Ecuador has announced that it is granting asylum to Julian Assange, the Wikileaks founder, who has taken refuge in Ecuador’s embassy in London. Assange sought refuge in the Embassy after the UK Supreme Court ruled a few weeks ago that he may be extradited to Sweden where he is wanted for trial on allegation of committing sexual offences. In this dispute there are some points in the UK’s favour. It is fairly clear that Assange is not covered by Refugee Convention and is therefore not entitled to asylum as a matter of international law. That Convention does not apply to persons in respect of which there are serious reasons to believe they have committed a serious non-political crime (Art. 1(F)(ii)). Furthermore, as Matthew Happold pointed out in a previous post, general international law does not provide for diplomatic asylum. Thus, States are not required to grant safe passage out of their territory to those who seek asylum in diplomatic premises within their territory (unless there is a specific treaty which provides for such an obligation, which there is not in this case).
However, the UK also faces a number of legal difficulties. The main challenge it faces is that international law (in the form of Art. 22 of the Vienna Convention on Diplomatic Relations) provides that the premises of a diplomatic mission are inviolable and agents of a State may not enter them to perform law enforcement (or other) functions without the consent of the head of the diplomatic mission. So UK agents may not enter into the Ecuadorian Embassy to arrest Assange. The question raised is whether this inviolability is absolute and whether there are any ways in which the UK could get hold of Assange, without violating international law. In particular, may the UK unilaterally terminate the diplomatic status of Ecuador’s embassy by withdrawing its consent for that building to be regarded as diplomatic premises? If the UK did withdraw that consent, would the building then cease to be inviolable such that UK agents could go in to it?
As has been widely reported, and as UK Foreign Secretary confirmed in his press conference of yesterday, the UK has told Ecuador that there is a basis in UK under which Ecuador’s embassy could cease to be regarded as diplomatic premises. The UK is reported to have said that:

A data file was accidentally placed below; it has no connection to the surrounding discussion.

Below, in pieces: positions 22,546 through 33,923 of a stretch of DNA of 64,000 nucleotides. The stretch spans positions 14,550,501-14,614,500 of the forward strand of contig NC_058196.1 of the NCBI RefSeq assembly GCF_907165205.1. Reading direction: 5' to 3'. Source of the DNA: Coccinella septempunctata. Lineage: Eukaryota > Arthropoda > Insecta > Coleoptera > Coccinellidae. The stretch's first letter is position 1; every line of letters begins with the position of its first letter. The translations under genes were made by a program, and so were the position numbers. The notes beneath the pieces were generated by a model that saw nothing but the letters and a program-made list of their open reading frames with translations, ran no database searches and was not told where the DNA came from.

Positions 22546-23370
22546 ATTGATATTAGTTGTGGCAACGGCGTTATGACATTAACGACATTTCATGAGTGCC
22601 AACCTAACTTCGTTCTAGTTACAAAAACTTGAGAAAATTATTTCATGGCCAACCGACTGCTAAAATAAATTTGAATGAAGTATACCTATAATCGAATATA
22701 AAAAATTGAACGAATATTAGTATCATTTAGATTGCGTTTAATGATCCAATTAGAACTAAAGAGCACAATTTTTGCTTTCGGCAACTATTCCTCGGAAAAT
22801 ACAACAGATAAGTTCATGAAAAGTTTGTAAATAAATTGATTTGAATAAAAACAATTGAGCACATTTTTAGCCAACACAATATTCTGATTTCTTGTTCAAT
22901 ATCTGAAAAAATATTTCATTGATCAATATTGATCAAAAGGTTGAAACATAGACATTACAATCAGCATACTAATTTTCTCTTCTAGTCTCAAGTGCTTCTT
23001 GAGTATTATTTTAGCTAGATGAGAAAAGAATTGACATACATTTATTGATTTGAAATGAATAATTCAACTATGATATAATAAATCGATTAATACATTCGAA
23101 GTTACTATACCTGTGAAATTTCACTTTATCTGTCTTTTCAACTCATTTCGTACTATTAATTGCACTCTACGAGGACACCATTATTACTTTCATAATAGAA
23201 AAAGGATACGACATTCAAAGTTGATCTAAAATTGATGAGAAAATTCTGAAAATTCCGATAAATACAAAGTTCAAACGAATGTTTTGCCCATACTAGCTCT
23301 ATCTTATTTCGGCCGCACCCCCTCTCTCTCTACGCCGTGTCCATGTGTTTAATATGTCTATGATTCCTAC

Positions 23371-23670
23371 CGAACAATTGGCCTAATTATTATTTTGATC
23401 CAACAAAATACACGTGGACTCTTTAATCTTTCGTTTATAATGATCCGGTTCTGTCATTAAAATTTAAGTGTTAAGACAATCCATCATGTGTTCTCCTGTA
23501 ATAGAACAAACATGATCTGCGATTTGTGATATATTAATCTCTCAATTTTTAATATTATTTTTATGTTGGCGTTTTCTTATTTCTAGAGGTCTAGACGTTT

“You need to be aware that there is a legal base in the UK, the Diplomatic and Consular Premises Act 1987, that would allow us to take actions in order to arrest Mr Assange in the current premises of the Embassy.
“We sincerely hope that we do not reach that point, but if you are not capable of resolving this matter of Mr Assange’s presence in your premises, this is an open option for us.”
Roger O’Keefe has analysed the provisions of the Diplomatic and Consular Premises Act of 1987 in his post . Does the Act do what the UK says it does and would this be lawful under international law? As I indicate below, the Act does do what the UK says it does. Section 1(3) permits the Foreign Secretary to withdraw his consent from treating, as diplomatic premises, the building and land in which Ecuadorian embassy is located. That would remove the inviolability of those premises. Strictly speaking, the Act may not fall foul of international law because Section 1(4) of the Act expressly says the Foreign Secretary may only withdraw consent if this would be in accordance with international law. So the Foreign Secretary can only remove the inviolability of the premises where international law would permit this.
In my view, it would not be lawful for the UK to remove the diplomatic status (with consequent loss of inviolability) of premises that are actually being used for diplomatic purposes even when those premises are being abused for other purposes. Such a removal of the status of diplomatic premises would be a dangerous precedent and one which might well backfire on the UK.